Novel Clinical Trial Helping Late-Stage Mesothelioma Patients

Research & Clinical Trials

Late-stage patients with pleural mesothelioma have survived longer than anticipated — with good quality of life — in a phase I clinical trial studying the effectiveness of a novel combination treatment.

The treatment involves galinpepimut-S, the latest targeted cancer vaccine also known as GPS, in combination with Opdivo, a popular immunotherapy drug.

Memorial Sloan Kettering Cancer Center is hosting the study sponsored by SELLAS Life Sciences Group, a late-stage clinical biopharmaceutical company based in New York City.

“We’ve seen some very, very positive results,” Dr. Dragan Cicic, director of Clinical Development at SELLAS, told The Mesothelioma Center at “Patients in advanced stages can still go forward with a solid quality of life. This is very promising.”

Patients Find Hope in Trial

All patients started the trial after previous treatments had stopped working, or never slowed their tumor progression, leaving them with little hope in the final stages of a cancer with no cure.

“What we’re seeing in our study is increased survival in comparison to other trials out there,” Cicic said. “Our goal is to bring this treatment to as many patients as possible. The ultimate goal is to expand it, and make it something that can benefit all patients, and not just those with access to the clinical trial.”

Early results of this single-center trial included a median overall survival of 10.5 months from the time the earlier treatment was stopped.

By comparison, patients with relapsed or refractory mesothelioma typically have an estimated overall survival of just 20-24 weeks.

Six of the eight patients in this latest trial arrived in stage 3 or 4. The median survival time of 10.5 months is expected to improve as the trial progresses. Half of the patients were alive when results were released.

The median progression-free survival, from the start of the combination, was 11.9 weeks.

Vaccine Fills Huge Void for Patients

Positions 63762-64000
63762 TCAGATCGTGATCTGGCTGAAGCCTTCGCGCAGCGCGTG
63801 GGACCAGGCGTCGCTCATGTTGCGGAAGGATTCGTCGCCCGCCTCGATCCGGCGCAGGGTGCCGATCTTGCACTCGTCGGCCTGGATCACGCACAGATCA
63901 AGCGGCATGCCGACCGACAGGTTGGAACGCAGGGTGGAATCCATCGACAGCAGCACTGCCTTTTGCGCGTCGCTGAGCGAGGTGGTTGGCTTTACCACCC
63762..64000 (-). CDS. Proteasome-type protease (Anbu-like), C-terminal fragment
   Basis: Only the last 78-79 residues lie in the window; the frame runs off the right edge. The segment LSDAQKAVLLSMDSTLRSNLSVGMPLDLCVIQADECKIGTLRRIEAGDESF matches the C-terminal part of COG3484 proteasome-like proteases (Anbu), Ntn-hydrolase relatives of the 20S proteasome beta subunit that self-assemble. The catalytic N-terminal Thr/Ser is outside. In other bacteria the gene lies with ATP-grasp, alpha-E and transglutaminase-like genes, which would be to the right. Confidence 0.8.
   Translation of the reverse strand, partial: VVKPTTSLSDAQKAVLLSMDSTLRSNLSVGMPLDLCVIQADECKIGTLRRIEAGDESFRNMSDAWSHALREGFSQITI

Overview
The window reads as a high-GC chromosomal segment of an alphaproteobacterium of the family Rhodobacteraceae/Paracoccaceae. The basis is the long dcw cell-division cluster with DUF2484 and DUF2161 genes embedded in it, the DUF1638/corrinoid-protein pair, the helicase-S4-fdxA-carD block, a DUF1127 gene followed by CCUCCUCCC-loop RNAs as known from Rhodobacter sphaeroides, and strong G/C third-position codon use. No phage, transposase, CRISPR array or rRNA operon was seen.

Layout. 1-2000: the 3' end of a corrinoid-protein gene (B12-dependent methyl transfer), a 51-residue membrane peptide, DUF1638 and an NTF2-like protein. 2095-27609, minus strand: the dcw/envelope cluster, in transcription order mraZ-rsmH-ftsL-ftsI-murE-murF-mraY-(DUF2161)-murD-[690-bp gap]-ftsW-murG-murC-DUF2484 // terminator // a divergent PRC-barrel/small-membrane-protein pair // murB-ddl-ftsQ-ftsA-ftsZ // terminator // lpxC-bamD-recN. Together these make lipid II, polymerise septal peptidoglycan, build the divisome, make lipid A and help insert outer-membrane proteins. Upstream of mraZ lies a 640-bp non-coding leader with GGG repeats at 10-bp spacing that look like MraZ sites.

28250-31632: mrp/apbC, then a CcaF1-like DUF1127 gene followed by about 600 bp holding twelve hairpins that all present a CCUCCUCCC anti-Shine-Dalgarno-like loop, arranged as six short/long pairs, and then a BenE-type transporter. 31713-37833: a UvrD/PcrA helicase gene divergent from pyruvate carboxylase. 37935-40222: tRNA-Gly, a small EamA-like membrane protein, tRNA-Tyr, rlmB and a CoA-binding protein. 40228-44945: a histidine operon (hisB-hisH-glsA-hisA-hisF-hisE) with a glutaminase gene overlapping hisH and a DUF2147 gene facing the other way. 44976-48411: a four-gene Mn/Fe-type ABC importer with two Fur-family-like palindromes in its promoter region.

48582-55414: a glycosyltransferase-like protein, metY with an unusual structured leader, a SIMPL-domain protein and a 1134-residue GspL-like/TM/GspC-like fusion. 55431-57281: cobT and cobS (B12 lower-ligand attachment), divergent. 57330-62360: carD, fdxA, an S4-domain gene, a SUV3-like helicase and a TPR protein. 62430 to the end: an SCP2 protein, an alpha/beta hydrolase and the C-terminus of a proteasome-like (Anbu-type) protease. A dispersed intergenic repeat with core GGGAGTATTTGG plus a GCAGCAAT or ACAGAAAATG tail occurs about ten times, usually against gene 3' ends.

There is currently no FDA approved second-line therapy for pleural mesothelioma, but Cicic believes this latest combination could eventually fill that void.

Opdivo, also known generically as nivolumab, was approved by the FDA in 2020 for first-line treatment of mesothelioma in combination with Yervoy, another immunotherapy drug.

In combination with Keytruda, GPS also showed surprising effectiveness recently in a clinical trial with late-stage cases of ovarian cancer.

GPS works by targeting the WT1 protein, which is expressed in unusually high levels in several cancers but rarely seen in normal adult cells. Standard of care chemotherapy has been ineffective in targeting the WT1 protein.

According to Cicic, the combination has shown little or no side effects beyond what is expected with Opdivo, which is minimal.

“This is a very good option for patients, very little in terms of side effects,” Cicic said. “It shows that mesothelioma stage 4 does not have to be an immediate death sentence.”

Vaccine Working Toward FDA Approval

In 2016, the FDA granted Fast Track status to GPS. Fast Track was designed to expedite the drug review process, which normally takes 10 years, and provide financial incentives for the developers. It also is aimed at unmet medical needs for tough-to-treat cancers like mesothelioma.

As a single agent, GPS also has shown effectiveness in several early-stage cancers. When used in combination with surgery, the vaccine improved median survival 25% in one clinical trial with mesothelioma patients. In another trial combination that involved complete resection, the vaccine almost doubled the median survival time when compared to a control arm.

“This updated data is very encouraging,” said Dr. Angelos Stergiou, president and CEO of SELLAS. “Of additional importance is the fact that both recent trials (for mesothelioma and ovarian cancer) addressed patients with bulky, active disease, the setting in which other cancer vaccines have had very little effect.”

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